I believe that I am on schedule, or a little ahead of it, to achieve the DGP's principal goal of generating 10% yield on cost within 10 years. Translated to dollars, that goal is the equivalent of saying that I want the portfolio to deliver $4678 in income in 2018, 10 years after the portfolio was launched.

Notes on Individual Stocks

Most of the 16 stocks in this portfolio are doing more or less what I want. A few have had disappointing dividend increases, such as BHP Billiton (NYSE:BBL) at 4%, Alliant Energy (NYSE:LNT) 4%, and McDonald's (NYSE:MCD) 5%. I continue to hold AT&T (NYSE:T), which has had a string of 2% increases; I may need to decide at some point whether this deserves to keep its place in the portfolio. But for now, I like its 5.2% yield.

Some other stocks delivered annual increases that were in the good-to-great range. These include Chevron (NYSE:CVX) 11%, Darden Restaurants (NYSE:DRI) 10%, Hasbro (NASDAQ:HAS) 11%, Philip Morris (NYSE:PM) 11%, and Omega Healthcare Investors (NYSE:OHI) 12%. Realty Income came through with a 19% increase earlier this year after completing a major acquisition, becoming the first stock in the DGP to crack the 10% yield on cost mark on an individual basis. Other stocks approaching that mark are Kinder Morgan Energy Partners (NYSE:KMP) and OHI.

In short, there is nothing I see that requires special scrutiny at this time except for one special situation that I will discuss next.


Intel (NASDAQ:INTC) failed to raise its dividend in August, meaning it has gone 4 consecutive quarters paying the same dividend amount. While it can be argued that an increase wasn't "due" until later in the year or even early next year (based on the months in which increases occurred in prior years), I don't see it that way. I consider its dividend to be frozen, since it hasn't been raised on more than a year.

My "constitution" for the DGP says this:

Investigate and seriously consider selling any stock for these reasons:
(1) It cuts, freezes, or suspends its dividend.

[There are 8 total reasons. None of the others apply here.]

So I have investigated and seriously considered selling INTC because of its dividend freeze. I decided to "conditionally hold" the stock for a while. The conditions that must be satisfied are:

  • INTC's price must not drop below a point that I would have a 15% loss on the position. That price is 20.79.
  • INTC must raise its dividend by the declaration of the payment due next February.

If either condition fails, I will sell INTC and reinvest the proceeds elsewhere. I am aware that lots of dividend growth investors have already sold INTC when it failed to raise its dividend "on time."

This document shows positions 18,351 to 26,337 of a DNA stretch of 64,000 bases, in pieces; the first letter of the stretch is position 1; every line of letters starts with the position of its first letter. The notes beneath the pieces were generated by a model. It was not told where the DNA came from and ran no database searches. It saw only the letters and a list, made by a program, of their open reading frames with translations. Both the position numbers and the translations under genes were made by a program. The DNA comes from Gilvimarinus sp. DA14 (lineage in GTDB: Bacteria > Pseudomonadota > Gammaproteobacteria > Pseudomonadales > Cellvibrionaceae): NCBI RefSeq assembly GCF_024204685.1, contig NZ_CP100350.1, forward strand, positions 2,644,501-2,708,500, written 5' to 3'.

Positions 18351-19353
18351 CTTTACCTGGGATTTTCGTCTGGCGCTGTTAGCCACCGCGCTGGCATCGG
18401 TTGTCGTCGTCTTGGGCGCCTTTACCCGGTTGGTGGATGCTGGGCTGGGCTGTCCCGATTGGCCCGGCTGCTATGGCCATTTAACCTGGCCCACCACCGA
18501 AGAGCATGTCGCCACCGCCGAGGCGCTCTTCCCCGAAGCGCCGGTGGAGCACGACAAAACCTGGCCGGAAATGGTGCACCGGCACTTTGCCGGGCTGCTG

Reinvesting Dividends

I reinvest the dividends in this portfolio, but I don't drip them. I accumulate them to $1000, then buy a stock I am interested in. It could be more of a stock that I already own, or it could be a new position. Reinvesting dividends brings another layer of compounding into play, and therefore it accelerates the overall dividend growth in the portfolio each year.

The following chart illustrates the acceleration in dividend growth from reinvestments.

The red line shows what the portfolio's dividend growth would be at a constant rate of 8% per year, which I believe is the approximate average dividend growth rate across the entire portfolio. The blue line represents the actual income from the portfolio. Over the next 12 months, I expect to receive about 41% more income than if I had not reinvested dividends. This gap has developed in just 5 years. Because of the reinvestments, the gap should continue to widen every subsequent year.


By its very nature, dividend growth investing does not normally lead to lots of trading. This year, there have been only 6 transactions.

Two were to reinvest dividends. In March, I bought $991 of Lorillard (NYSE:LO) with accumulated dividends, and in August I bought $1045 of PM. Both were new positions in the portfolio.

Back in February, I did some rebalancing to trim two oversize positions. Under new rules designed to increase the DGP's diversification over time, I trimmed some shares of MCD and PepsiCo (NYSE:PEP), and I used the proceeds to buy DRI and OHI. These were also new positions, bringing the number of stocks in the portfolio to 16. It used to have just 10, and I want to bring that up to 20-25 to spread risks around more than I originally had.

The next purchase with accumulated dividends is expected to take place in January. It looks like there will be three such purchases next year. As the dividend stream continues to increase, the frequency of reinvestments increases too, as the dividends accumulate to $1000 faster.

Disclosure: I am long BBL, HAS, MCD, T, CVX, KMP, OHI, LNT, PEP, DRI, LO, PM. I wrote this article myself, and it expresses my own opinions. I am not receiving compensation for it (other than from Seeking Alpha). I have no business relationship with any company whose stock is mentioned in this article.